Toshiba, Keen to Seal $18 Billion Chips Sale, Wrestles With Last-Minute Delays

Pedestrians walking past a logo of Toshiba Corp. outside an electronics retailer in Tokyo.

Toshiba’s board signed off Wednesday on selling its computer chip business to a group led by Bain Capital Private Equity, but the deal’s future remains unclear as Toshiba’s USA joint venture partner Western Digital opposes it.

Toshiba and Bain did notimmediately reply to a request for comment.

Toshiba said the agreement assumed the deal would weather legal challenges raised by Western Digital. Attempting to plug a falling balance sheet gap after a cost victory at its now-bankrupt US atomic business, Toshiba has been endeavoring to offer its chip business since late January.

But the auditors finally signed off in August after an investigation that centered on whether Toshiba had known in advance about the losses that emerged related to Westinghouse’s acquisition of CB&I Stone & Webster, a nuclear construction and services business.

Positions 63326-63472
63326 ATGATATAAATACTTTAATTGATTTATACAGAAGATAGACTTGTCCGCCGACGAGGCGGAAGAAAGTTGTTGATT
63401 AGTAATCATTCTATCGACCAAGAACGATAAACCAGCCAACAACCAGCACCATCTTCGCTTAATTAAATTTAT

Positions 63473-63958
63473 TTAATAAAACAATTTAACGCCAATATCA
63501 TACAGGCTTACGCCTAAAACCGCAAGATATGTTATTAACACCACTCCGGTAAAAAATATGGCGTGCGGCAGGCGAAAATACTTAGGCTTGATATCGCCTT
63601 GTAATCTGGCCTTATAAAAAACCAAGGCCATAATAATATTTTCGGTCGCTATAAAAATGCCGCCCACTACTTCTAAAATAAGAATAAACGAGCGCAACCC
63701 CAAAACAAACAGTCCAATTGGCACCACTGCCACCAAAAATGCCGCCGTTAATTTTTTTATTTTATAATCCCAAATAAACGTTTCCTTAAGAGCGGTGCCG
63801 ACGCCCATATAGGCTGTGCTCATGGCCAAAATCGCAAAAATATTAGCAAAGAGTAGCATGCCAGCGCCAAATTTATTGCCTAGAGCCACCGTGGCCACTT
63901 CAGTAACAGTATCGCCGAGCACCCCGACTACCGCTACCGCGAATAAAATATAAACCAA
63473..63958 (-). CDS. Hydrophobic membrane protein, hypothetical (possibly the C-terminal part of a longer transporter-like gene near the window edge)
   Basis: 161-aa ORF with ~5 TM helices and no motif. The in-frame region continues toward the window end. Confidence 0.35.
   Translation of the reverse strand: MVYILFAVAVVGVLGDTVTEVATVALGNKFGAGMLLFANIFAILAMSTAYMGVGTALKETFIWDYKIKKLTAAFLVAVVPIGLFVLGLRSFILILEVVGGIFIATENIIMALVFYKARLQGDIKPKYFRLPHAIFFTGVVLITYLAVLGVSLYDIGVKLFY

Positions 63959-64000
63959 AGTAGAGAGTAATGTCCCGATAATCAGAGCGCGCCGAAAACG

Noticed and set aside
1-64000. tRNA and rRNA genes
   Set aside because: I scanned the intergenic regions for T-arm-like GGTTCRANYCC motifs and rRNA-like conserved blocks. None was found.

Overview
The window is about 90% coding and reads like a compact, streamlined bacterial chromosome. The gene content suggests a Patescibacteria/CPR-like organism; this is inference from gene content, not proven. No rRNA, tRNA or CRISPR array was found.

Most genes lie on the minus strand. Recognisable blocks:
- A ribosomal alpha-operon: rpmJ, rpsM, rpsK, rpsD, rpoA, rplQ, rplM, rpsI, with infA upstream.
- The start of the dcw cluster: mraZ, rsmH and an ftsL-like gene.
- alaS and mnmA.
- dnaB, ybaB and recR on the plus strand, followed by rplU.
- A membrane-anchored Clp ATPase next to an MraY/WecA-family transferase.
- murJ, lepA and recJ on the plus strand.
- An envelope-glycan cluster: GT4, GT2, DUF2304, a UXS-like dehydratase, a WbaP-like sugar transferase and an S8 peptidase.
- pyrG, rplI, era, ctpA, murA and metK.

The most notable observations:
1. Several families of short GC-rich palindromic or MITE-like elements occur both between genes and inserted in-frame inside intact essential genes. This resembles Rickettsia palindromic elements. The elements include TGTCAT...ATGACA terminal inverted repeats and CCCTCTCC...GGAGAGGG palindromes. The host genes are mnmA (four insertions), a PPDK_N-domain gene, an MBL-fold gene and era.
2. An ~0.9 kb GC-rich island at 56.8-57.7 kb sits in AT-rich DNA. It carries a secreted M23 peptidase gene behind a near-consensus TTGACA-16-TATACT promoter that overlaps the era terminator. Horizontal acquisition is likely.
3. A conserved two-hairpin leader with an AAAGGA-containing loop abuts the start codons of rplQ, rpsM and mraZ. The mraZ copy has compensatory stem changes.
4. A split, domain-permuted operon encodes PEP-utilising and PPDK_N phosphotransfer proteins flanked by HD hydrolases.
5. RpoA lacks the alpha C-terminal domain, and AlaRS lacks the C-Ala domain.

The decision to sell the world’s No. 2 producer of NAND memory chips, first reported by Reuters on Wednesday, was made at a board meeting earlier in the day.

The chosen consortium also includes South Korea’s SK Hynix and other Japanese and foreign companies, and 350.5 billion yen ($3.2 billion) will be invested to stabilize the chip business operations, Toshiba said in a statement.

Bain has partnered with SK Hynix and brought in deep-pocketed USA buyers of Toshiba chips such as Apple Inc. and Dell Inc.to bolster its bid. Be that as it may, there are significant questions, including the result of antitrust examinations and the fight with Western Digital.

But in a mark that a contract may not be too long, Satoshi Tsunakawa, the Chief Executive of Toshiba, claimed to the creditor banks of the firm this week, “Please provide me an additional week or so”, as per different sources having knowledge of the sale process. The South Korean chipmaker plans to restrain its part to financing, yet it’s vague on the off chance that it would like to gain a stake later on.

“It’s clear to everyone that this Bain deal will have difficulty succeeding”, said Akira Minamikawa, who is a principal analyst at IHS Markit.

“And strong players there are Samsung and Western Digital, not [new partner] SK Hynix”.

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